How to simplify, declutter and make money

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Written by green & frugal contributor Maya Bisineer of Memetales

A few weeks back, Tsh hosted Project:Simplify. It was a wonderful opportunity for all of us to get rid of some clutter, clean up, and simplify little areas of our homes.

In our household, decluttering is also a great way to discover new ways to make some money. It is a constant inspiration for me to clean up, while my husband gets in line to get rid of things “meaningfully” — he has slowly mastered the art of making money while we clean up.

The path to actually making money is not a short one, so here are a few things to get straight before you set yourself on this path.

1. Like most everything else, making money takes time, trial and error.

Decluttering to make money can be frustrating in the beginning, and very often it feels like you are spending more time on it that it is worth. While that might very well be the case, give it time and start with low expectations. You’ll be better at the experimentation with that frame of mind.

2. Wait until you get two to five items together, but do not wait too long.

You’ll learn a lot through this experience, but it’s better to compress that learning into a shorter time. Wait to get two to five items collected before you start to sell your stuff. However, don’t wait forever, like I often did when I was getting started.

Procrastination often goes against the philosophy of decluttering.

3. There is ONE master of selling in the household.

Selling is hard; something not everyone is good at. Decide who’s “the master of selling” in your home, and make it that person’s job. Leave the selling to that person.

4. You WILL find a system that works for you, with time.

To put it simply, you will learn and figure out what works for you within a few months to a year.

money
Photo by epsos

Here are some simple ways to make some money while you declutter and simplify your home:

1. Sell on Craigslist

Craigslist is the simplest way ever to sell just about anything. List it, upload some pictures and wait for the emails to pour in.

Craigslist is the best place to sell gadgets that aren’t too expensive, children’s clothes, things for newborns and all kinds of furniture.

You never have to give your real email address or worry about responding to anyone that sounds less than appropriate on the phone.

What to look out for while you use Craigslist:

People will come to your home to pay and pick things up. Be sure not to be home alone. Put things out in the driveway or garage, and be sure to call people home early in the day.

2. Sell on eBay

eBay is a slightly more complicated way to sell, but it is a great way to sell valuable items, antiques, electronics and unopened items. Since eBay is a bidding system, it can be a very good way to sell items in high demand.

What to look out for while you sell on eBay:

Be sure to estimate shipping well. If you do promise free shipping or shipping at a standard price, be sure your estimation is right. Consider packaging charges as well. We once sold posters for a dollar and spent over five dollars packaging them to ship it.

3. Freecycle.org

Freecycle is not technically selling, but it is a great way to give away what you do not need quickly and to someone who will use it. Freecycle is an area-based mailing list that you can join to give away or find free stuff.

What to look out for while you use Freecycle:

Once again, a stranger will some over to pick up an item. Be sure to keep things out in the driveway or garage before the person comes over to pick up an item.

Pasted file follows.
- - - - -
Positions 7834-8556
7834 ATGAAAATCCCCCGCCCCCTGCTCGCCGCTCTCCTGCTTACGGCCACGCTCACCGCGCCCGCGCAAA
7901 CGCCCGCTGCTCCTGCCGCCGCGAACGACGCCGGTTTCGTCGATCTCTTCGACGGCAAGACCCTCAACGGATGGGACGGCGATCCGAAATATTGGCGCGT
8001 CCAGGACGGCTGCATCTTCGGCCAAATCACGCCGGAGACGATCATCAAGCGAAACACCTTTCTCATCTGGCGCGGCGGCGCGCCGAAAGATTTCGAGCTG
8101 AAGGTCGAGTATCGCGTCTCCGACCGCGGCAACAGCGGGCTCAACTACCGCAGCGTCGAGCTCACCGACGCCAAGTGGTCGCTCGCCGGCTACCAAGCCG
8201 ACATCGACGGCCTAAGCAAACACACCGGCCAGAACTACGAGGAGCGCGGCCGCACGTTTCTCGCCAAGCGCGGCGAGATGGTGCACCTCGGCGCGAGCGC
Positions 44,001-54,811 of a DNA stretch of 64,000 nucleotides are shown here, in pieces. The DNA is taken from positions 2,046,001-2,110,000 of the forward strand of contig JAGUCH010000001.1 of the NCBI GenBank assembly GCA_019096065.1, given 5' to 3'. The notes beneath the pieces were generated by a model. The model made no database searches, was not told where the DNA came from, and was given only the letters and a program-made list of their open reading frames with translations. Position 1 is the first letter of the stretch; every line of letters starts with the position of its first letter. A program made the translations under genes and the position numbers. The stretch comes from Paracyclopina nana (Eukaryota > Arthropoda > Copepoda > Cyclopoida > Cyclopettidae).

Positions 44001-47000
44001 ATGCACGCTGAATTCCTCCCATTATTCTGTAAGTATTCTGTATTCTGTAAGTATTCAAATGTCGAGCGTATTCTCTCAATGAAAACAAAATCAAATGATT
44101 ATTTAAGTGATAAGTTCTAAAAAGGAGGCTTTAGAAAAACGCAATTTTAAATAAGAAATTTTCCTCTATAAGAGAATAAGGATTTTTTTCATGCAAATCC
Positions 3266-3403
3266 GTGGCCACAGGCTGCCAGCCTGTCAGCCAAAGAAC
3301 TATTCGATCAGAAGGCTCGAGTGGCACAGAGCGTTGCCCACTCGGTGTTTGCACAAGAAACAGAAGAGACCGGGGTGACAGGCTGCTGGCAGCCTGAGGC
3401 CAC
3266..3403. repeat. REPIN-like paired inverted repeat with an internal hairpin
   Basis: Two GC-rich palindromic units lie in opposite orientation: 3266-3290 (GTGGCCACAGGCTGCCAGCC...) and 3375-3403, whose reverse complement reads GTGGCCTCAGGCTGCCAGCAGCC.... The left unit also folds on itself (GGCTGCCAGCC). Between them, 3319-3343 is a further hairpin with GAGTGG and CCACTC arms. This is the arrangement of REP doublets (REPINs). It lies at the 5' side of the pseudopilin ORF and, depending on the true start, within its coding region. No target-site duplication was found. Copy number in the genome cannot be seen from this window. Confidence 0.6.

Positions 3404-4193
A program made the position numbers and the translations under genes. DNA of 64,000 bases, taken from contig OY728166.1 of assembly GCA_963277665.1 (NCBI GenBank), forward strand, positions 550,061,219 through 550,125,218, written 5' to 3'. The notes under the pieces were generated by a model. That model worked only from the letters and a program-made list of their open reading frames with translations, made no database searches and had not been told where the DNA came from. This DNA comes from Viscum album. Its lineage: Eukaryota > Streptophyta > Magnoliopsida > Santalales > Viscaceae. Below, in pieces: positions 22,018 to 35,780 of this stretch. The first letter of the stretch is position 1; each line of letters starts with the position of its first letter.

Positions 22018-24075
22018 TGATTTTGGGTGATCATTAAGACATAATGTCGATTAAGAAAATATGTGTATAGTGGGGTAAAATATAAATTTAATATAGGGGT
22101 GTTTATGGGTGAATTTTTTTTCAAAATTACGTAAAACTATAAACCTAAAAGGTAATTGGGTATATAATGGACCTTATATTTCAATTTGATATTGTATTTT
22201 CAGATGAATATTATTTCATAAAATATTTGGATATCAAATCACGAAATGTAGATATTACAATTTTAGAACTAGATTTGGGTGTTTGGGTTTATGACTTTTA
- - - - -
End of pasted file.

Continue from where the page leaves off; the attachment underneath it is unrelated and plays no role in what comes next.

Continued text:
4. Donate to Charities

Donating to charities is a always a option. There are so many choices too! While you do not make money right away, they money comes back in terms of deductions on the taxes.

The Kidney Foundation will come pick up items every few weeks if you are on their list. They will call, let you know when they will be in your area. All you need to do is put the donation bags out and they pick up the bags and leave donation receipts for you.

What to look out for while you donate to charities:

Donations to charities and registered non-profits should be tax deductible. Be sure to get a receipt, and always keep track (a written list) of the items donated. We always keep an itemized list and take pictures of items we donate. Do a little homework to see what kind of items charities do not accept to prevent work for them later.

5. Sell at secondhand stores

Secondhand stores are all over. They stock specific items for sports, kids, furniture, and so on. These stores will always take gently-used items that would cost people a lot more to buy first hand.These stores are great if you want to get rid of a bunch of similar items, such as baby items when your baby turns two and you no longer need all that baby clutter around the house (such as big toys and furniture).

What to look out for when you sell items at secondhand stores:

The main issue with these stores is that they don’t take everything. They also might not give you the best price for an item. If they don’t pay you upfront, then they will give you 20 to 30 percent of the price when it finally sells.

6. Have a garage sale

A garage sale is a lot of work, but it can be fun if you do it with a neighbor or if you have a dedicated weekend for a neighborhood garage sale. Because they’re a lot of work to get ready for, so be sure to make it a day of fun for the whole family.

What to look out for when you have a garage sale:

Don’t obsess about the price of items. The idea is to get rid of a maximum number of items with the minimum amount of effort and still make some money, so stay focused on that.

7. Gift them!

I invited a number of friends over, and had my kids’ teachers look at all my books before I sold them all at Half-Price Books. It was a great way to gift people the books they loved.

When friends, cousins and my sisters come over to visit, I often gift them the clothes, accessories and sweaters they like in my closet. Considering my biggest ticket items are often gifts, I end up saving a lot of money and frustration when I give close friends and family things they love and I already have.